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Islamic State Claims Suicide Attack on Iraqi Capital

Mourners carry flag-draped coffins of suicide bomb victims at the Imam Ali shrine in Najaf, Iraq, Jan. 21, 2021.

Islamic State has claimed responsibility for two suicide bombers who attacked a market in Iraq’s capital Thursday, killing at least 32 people and wounding 110 others.

The bombings hit central Baghdad’s Bab al-Sharqi commercial area that had suffered a similar attack in January 2018, leaving 27 people dead.

"One [bomber] came, fell to the ground and started complaining, 'My stomach is hurting.' And he pressed the detonator in his hand. It exploded immediately. People were torn to pieces," a street vendor who would not give his name told Reuters.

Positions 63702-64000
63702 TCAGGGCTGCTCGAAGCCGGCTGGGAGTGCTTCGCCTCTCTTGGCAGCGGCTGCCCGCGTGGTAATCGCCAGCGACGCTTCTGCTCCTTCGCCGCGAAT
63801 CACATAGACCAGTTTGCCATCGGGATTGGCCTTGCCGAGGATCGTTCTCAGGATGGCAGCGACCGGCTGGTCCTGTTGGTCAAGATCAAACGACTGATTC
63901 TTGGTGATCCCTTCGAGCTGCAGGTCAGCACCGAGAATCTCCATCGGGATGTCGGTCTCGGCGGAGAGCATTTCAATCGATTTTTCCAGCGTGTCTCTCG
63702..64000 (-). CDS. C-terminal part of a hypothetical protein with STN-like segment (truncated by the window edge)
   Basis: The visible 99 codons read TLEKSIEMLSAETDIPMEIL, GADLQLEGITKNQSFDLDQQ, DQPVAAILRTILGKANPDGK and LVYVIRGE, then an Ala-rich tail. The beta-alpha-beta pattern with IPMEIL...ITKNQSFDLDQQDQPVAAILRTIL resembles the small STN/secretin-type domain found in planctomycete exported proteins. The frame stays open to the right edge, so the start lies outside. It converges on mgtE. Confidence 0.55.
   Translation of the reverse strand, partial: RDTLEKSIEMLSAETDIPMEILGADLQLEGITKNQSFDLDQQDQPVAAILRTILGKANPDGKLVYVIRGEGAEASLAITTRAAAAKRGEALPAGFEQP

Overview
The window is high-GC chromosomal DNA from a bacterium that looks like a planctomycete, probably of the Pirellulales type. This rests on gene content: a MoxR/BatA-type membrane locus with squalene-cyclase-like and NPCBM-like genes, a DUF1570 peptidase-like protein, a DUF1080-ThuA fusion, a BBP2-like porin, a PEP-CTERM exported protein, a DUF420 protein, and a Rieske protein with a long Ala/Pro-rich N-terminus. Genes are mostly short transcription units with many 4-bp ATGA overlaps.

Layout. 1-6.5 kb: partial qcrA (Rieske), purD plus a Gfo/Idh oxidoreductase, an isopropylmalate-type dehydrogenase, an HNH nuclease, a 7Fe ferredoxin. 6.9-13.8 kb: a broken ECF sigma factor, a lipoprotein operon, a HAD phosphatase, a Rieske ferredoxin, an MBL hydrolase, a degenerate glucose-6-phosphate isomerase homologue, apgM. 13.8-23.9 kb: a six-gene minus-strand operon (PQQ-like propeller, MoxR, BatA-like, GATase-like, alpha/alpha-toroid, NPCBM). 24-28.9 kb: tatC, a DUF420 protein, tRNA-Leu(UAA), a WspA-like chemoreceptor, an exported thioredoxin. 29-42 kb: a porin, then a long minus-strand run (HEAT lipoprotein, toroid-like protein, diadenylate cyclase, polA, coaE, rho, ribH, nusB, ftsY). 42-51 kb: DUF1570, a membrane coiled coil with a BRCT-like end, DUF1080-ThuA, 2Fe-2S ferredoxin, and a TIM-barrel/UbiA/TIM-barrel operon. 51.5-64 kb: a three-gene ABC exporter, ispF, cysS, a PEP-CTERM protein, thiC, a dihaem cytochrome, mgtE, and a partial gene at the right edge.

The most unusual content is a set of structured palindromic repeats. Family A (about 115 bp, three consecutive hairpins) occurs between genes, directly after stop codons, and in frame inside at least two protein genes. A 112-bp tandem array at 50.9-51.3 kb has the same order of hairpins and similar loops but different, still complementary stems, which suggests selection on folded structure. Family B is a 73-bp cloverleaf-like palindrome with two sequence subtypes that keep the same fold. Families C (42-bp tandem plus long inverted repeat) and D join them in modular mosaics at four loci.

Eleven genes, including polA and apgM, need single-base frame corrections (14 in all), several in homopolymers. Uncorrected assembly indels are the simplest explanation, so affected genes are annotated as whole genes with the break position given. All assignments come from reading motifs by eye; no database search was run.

Such attacks were once nearly a daily occurrence in the Iraqi capital, but they had become rare in Baghdad following the 2017 defeat of Islamic State.

"Daesh terrorist groups might be standing behind the attacks," civil defense chief Major General Kadhim Salman told reporters, using an Arabic acronym for Islamic State.

Prime Minister Mustafa al-Kadhimi met with top security commanders after the attacks, the premier's office said in a brief statement.

President Barham Salih condemned the attack, saying Iraq stands against attempts to destabilize the country.

Colonel Wayne Marotto, a spokesperson for the U.S.-led coalition against Islamic State, tweeted that the attack was “yet another instance of terrorists killing fellow Iraqis & harms those who seek peace.”